We joined the queue for the boat that would take us from Martin’s Haven to the larger of the two islands, Skomer, that shimmered pink in the distance, its cliff tops thickly sprinkled with sea pinks and red campion flowers. As the boat chugged away from the landing, we squinted across the dazzling water. The air around the island thrummed with activity: shearswaters, gannets, gulls and – yes! “A puffin!” the cry went up prompting the boat to yaw dangerously to the left as everyone craned over for a look. Then, someone spotted another – then another – and more, until we realised we were quite suddenly ploughing through puffins. They scattered out of our way like grasshoppers as you walk through a meadow. Skittering, scooting, scarpering…
“Squatter,” said Stephen.
“Eh?” I replied.
“That’s what it’s called,” he said, pointing at a bird as it waggle-bottomed and frantic-paddled away from our prow. “It’s squattering.”
The 6,000 or so breeding pairs on Skomer were busy with parental duties – searching the seas for sand eels and fish to feed their young. Puffins nest in underground burrows, where the female will lay a single egg – usually around late May. She and her partner take turns to incubate it for around six weeks until the chick – or more correctly ‘puffling’ – emerges: a little ball of dark-grey powder-puff.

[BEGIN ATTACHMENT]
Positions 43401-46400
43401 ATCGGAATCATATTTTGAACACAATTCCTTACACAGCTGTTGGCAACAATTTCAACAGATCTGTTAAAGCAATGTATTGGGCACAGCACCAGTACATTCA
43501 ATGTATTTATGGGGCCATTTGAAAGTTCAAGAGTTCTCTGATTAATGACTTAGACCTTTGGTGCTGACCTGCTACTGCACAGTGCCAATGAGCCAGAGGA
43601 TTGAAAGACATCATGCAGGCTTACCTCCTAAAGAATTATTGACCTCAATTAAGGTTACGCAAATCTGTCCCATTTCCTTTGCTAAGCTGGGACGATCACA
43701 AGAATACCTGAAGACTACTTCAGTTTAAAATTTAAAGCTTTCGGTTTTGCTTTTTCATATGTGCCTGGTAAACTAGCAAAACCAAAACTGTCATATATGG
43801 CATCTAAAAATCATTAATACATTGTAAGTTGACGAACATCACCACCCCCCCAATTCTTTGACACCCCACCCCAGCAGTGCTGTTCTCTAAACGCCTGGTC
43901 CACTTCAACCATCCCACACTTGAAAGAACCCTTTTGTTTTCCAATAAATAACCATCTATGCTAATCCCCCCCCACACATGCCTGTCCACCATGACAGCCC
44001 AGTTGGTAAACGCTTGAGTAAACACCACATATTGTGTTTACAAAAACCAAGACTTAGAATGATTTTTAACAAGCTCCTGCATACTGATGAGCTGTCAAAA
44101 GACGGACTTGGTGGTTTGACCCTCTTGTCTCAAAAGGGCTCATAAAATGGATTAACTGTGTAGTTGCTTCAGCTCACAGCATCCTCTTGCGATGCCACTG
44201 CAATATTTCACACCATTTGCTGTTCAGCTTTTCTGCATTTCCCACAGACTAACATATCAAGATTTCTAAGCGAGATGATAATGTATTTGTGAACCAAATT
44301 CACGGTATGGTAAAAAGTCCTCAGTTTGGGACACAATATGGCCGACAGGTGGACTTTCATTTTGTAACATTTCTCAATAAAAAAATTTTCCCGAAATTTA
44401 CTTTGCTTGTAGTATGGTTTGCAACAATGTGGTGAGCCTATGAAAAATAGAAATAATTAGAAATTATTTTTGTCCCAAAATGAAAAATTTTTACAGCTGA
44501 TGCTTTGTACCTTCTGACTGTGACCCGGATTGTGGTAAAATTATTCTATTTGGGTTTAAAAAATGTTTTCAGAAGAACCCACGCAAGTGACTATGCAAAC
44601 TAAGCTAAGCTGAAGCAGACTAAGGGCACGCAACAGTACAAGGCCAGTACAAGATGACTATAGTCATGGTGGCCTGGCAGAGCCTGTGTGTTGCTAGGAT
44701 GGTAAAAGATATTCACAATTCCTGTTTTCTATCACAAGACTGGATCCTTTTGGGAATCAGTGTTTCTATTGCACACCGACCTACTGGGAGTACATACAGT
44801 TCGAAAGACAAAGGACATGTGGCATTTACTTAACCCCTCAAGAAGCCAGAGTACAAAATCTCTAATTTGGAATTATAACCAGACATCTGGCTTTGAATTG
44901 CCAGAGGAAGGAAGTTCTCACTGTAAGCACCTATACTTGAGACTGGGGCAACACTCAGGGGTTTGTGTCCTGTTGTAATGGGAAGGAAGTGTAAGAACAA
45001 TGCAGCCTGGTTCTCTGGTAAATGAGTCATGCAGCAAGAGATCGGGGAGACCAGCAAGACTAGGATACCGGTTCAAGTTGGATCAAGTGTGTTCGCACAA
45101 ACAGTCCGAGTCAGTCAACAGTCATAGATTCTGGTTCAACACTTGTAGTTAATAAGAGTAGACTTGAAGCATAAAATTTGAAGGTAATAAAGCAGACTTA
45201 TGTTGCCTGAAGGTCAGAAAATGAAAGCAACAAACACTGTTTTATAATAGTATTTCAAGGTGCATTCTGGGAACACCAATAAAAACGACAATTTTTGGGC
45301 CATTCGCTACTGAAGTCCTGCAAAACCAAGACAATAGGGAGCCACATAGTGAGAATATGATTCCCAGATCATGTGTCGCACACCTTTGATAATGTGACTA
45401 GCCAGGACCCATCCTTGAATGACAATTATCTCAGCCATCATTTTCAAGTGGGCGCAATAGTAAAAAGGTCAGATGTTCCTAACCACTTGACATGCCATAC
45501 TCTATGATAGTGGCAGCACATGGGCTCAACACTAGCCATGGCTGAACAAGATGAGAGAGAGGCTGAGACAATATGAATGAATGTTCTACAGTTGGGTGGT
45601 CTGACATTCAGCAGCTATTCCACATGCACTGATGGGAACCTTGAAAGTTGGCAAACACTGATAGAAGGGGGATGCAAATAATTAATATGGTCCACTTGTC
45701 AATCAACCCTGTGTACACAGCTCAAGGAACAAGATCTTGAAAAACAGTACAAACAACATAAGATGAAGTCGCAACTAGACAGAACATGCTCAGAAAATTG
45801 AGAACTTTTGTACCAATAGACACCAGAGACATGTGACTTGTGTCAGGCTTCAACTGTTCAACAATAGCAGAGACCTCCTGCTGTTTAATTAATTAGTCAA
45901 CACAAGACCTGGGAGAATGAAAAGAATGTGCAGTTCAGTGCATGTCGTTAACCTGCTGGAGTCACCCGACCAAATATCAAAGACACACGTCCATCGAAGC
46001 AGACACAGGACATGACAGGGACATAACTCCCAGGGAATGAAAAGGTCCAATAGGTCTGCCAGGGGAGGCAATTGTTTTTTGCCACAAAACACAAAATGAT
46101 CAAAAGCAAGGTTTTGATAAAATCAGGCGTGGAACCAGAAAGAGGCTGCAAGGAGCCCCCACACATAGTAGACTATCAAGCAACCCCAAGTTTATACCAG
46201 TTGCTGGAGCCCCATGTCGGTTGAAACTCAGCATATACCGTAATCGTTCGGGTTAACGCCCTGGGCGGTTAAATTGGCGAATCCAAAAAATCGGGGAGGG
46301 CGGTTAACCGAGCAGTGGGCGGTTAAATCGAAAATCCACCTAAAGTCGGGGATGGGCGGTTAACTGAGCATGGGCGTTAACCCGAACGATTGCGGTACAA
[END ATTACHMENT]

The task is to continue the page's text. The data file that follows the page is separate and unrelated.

The baby birds remain in the burrow for another six weeks, being fed on a near-constant rota by their parents, until they emerge ready to fly. Many are lost to predatory gulls, but if they do make it to adulthood will fly off from Skomer and out to sea. Atlantic puffins disperse northwards, spending the winter far out at sea. In fact the first two years of their life is spent entirely on the water.